As was pointed out in a comment (that should have been an answer), Makkai's work on anafunctors gives a way to replace the notion of "functor" by a more general notion that doesn't require the axiom of choice in order to prove, for instance, that every fully faithful essentially surjective functor is an equivalence (in the sense of having an inverse up to isomorphism), or that if every pair of objects have a cartesian product then there is a product-assigning functor. However, as was also pointed out in a comment, this doesn't work perfectly inside ZF: in particular the category of anafunctors between two small categories may no longer be small, unless you assume extra axioms. It's also kind of tedious to work explicitly with anafunctors everywhere, which may be why no one has tried to push Makkai's work much further.
Another approach to choice-free category theory is to decide to live with the fact that not every fully faithful essentially surjective functor is an equivalence (i.e. not every "weak equivalence" is a "strong equivalence"), and define a category to (for instance) "have products" if there is a functor assigning a product to every pair of objects rather than merely that a product exists for every pair of objects. This generally works quite well too; although in general, objects with universal properties are only determined up to isomorphism, in practice it seems that (at least when doing category theory based on set theory) nearly all objects with universal properties can in fact be constructed functorially without assuming choice. For instance, in the category of sets there is a cartesian product functor defined by using "the" definition of cartesian products (e.g. Kuratowski ordered pairs), and almost any way of constructing a new category from others that inherits limits or colimits will preserve their functorial nature without using choice. A reference that uses this approach pretty systematically is Peter Johnstone's Sketches of an Elephant, which conveniently also includes one of the rare sort of cases where it doesn't work (section D1.5).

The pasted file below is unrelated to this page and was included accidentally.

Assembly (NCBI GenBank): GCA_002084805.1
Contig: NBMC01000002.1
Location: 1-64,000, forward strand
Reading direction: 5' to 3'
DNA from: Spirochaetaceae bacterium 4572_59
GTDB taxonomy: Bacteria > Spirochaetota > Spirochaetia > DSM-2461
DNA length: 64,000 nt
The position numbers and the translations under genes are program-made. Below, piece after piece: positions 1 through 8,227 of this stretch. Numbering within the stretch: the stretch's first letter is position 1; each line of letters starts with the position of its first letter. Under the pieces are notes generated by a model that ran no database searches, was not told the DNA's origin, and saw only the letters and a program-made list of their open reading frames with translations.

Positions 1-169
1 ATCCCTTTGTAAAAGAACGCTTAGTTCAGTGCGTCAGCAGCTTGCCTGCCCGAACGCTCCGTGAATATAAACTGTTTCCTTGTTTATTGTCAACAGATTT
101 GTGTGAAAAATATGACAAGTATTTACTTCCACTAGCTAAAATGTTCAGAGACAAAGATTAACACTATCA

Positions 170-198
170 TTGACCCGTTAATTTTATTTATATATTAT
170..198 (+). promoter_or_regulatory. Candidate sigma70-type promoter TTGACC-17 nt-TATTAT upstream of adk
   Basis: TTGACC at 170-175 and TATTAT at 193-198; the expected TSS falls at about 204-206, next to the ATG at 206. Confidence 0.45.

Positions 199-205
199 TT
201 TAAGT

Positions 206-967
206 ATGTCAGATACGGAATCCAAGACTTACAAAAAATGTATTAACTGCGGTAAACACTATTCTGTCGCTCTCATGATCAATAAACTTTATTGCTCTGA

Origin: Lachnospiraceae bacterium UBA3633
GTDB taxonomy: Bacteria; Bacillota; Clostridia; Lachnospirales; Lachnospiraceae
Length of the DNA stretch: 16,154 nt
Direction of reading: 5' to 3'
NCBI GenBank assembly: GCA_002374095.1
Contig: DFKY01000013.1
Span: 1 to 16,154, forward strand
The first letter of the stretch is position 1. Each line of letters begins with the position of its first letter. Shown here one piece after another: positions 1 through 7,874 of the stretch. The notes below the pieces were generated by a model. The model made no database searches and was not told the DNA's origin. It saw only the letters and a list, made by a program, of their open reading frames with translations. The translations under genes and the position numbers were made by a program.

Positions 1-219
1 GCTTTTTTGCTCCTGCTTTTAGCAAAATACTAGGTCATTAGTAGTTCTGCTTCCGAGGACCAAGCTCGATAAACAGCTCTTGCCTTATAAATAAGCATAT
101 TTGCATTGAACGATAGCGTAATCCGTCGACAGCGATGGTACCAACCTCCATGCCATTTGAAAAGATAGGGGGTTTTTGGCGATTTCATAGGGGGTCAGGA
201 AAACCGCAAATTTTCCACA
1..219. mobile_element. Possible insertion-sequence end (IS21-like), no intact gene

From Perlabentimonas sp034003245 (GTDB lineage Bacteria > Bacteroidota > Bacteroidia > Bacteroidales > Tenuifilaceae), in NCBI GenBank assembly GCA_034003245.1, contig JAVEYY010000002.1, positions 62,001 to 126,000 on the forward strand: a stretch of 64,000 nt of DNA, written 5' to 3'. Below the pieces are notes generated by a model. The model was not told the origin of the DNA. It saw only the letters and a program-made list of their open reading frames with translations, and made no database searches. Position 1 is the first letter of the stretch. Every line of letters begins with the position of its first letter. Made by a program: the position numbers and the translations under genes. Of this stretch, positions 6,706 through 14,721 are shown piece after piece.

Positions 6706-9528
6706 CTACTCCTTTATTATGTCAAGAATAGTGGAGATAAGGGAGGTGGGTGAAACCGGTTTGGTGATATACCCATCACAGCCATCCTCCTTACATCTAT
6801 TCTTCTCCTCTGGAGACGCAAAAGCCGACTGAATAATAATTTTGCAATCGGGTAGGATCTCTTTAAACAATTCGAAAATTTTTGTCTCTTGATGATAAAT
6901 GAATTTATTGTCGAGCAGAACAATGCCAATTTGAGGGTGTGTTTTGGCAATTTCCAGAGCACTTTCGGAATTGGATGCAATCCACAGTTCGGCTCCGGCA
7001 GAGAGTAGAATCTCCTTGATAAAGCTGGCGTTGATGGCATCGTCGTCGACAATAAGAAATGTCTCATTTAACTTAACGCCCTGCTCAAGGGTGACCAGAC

A third way of dealing with this problem is to use "saturated" or "univalent" categories in homotopy type theory; see chapter 9 of the homotopy type theory book. In this context, one can prove that if "essentially unique" objects (e.g. with universal properties) exist, then there is always a functor selecting them, even without assuming the axiom of choice: it's a higher-categorical version of the "unique choice principle" which doesn't depend on the axiom of choice.
Finally, this is not actually the only use of choice in category theory. In particular, transfinite induction is sometimes used to construct free algebras, left adjoints, cofibrant replacements, and so on, especially when working with locally presentable categories. This is actually a "real" use of choice, as such free algebras may not exist at all in ZF; this was shown by Andreas Blass in his paper Words, free algebras, and coequalizers. I don't know of a good way to deal with this in ZF, but in homotopy type theory one can often use higher inductive types to construct such things.